When I saw the article in the May 16 Local section entitled "5th DUI draws judge's ire: 13 years in prison," I was so disgusted. Not with the judge's sentence, but with the fact that someone is still drinking and driving after FOUR previous convictions!
It is a pleasure to read University of Illinois Board of Trustees Chairman Chris Kennedy's opinions on the Ayers and Kilgore situations. Finally, there is someone at the university level who knows the difference between academic freedom and politicizing.
Alfred Adler, founder of the school of individual psychology, describes school as the place to "educate and not merely give instruction" to a child. Consequently, children in our schools are not getting equally treated when it comes to learning styles in education. Every child learns differently and should have the resources based on how they learn.
Could it be an adult has finally entered the room at the University of Illinois? Thank you, Mr. Chris Kennedy, for your comments on the hiring of a domestic terrorist to teach our young people.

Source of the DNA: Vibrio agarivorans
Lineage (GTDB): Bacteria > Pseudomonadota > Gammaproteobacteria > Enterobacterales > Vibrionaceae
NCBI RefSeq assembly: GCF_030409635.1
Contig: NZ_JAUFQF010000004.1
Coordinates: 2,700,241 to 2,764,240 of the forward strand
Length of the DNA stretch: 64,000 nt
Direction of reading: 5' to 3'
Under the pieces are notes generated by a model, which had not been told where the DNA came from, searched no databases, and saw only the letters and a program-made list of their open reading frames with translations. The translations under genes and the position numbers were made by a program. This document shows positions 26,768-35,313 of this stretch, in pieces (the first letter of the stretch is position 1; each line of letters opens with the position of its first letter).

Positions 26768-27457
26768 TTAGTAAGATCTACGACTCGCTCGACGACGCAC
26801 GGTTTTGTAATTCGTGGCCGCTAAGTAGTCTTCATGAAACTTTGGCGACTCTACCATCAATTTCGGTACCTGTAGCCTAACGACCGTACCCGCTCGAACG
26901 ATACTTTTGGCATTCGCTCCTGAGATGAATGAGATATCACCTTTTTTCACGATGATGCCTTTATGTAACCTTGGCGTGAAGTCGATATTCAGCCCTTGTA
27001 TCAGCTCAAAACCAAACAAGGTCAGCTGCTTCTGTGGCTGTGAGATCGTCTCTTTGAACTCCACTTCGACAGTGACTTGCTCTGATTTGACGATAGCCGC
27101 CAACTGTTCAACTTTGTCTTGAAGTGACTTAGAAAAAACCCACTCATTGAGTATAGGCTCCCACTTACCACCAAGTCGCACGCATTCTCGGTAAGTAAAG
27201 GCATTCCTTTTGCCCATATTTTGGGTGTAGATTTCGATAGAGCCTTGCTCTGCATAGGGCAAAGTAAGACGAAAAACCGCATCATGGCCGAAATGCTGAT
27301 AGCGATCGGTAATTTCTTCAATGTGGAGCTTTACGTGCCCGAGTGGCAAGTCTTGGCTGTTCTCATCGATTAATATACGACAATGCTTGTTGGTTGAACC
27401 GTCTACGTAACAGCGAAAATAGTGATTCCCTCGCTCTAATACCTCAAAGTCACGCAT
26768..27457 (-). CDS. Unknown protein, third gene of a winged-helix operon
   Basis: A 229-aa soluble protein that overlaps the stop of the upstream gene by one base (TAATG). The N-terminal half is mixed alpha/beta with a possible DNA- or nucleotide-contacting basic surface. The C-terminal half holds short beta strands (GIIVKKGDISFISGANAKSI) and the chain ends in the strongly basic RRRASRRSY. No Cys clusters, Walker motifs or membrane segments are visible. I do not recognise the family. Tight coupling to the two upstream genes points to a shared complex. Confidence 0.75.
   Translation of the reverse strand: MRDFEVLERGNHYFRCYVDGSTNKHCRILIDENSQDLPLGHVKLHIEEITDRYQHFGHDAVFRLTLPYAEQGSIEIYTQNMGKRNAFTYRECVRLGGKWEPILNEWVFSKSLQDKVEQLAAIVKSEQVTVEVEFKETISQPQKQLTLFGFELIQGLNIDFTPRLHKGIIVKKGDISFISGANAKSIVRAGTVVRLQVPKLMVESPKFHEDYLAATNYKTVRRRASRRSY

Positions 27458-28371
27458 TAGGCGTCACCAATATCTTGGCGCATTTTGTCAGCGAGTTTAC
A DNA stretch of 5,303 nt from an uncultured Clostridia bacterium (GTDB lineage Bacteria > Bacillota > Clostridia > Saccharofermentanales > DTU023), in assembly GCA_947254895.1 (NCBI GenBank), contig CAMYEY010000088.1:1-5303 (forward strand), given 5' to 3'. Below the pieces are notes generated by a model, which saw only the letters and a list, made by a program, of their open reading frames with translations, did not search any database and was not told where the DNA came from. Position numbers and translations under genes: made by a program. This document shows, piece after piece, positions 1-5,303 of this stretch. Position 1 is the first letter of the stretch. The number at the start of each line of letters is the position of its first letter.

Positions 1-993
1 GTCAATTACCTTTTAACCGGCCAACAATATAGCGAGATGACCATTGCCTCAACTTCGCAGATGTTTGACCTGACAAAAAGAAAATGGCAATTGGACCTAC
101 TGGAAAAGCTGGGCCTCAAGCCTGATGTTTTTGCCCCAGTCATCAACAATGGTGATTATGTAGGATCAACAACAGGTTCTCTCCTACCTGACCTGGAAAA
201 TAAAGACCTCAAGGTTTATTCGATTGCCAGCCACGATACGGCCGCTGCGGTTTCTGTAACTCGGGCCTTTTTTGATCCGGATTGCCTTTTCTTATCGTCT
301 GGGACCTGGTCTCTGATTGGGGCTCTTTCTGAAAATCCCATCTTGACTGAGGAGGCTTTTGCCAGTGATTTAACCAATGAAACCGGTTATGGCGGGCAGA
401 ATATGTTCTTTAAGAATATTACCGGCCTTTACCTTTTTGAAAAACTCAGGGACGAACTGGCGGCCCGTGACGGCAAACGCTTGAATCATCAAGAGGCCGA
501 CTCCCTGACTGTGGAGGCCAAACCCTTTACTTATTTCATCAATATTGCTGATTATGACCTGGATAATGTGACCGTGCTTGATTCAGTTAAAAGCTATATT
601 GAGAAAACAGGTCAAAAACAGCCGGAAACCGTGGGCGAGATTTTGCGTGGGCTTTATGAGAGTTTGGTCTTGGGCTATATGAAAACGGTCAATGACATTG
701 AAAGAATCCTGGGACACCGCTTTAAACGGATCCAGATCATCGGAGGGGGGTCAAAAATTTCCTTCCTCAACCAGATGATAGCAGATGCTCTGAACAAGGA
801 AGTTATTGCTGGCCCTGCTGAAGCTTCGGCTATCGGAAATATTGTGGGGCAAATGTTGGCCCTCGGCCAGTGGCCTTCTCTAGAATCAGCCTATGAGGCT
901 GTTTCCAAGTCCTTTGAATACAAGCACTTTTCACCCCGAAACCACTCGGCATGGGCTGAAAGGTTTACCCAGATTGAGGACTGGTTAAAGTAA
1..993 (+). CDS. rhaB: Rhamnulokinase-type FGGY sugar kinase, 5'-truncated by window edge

Your voice of reason is refreshing.
There was a time when the Illinois statute creating the Department of Corrections said that its purpose was "to restore the offender to useful citizenship."
Perhaps those people who are against James Kilgore believe "useful citizenship" should consist only of washing cars or making hamburgers.
Forgetting the current sanctimonious twaddle concerning "academic freedom," why was James Kilgore hired in the first place?
Was there a shortage of applicants for the position — applicants who were not robbers, accessories to murder and fugitives from justice?
Adam Smith once wrote that "mercy to the guilty is cruelty to the innocent."
I think the fellow was right.
Although I am an avid cyclist, I will not be participating in Bike to Work day because of the atrocious condition of the roads in Champaign-Urbana and in the county, conditions exacerbated by misguided maintenance practices. I ride mainly for exercise, mostly on the county roads but occasionally on highways such as Illinois 47, U.S.
The imbroglio over James Kilgore, stemming from News-Gazette columnist Jim Dey's Feb. 9 article, continues to grow.
Charging "yellow journalism" as the Kilgore rock was so publicly turned over, his supporters are furiously mounting a multi-pronged push-back campaign.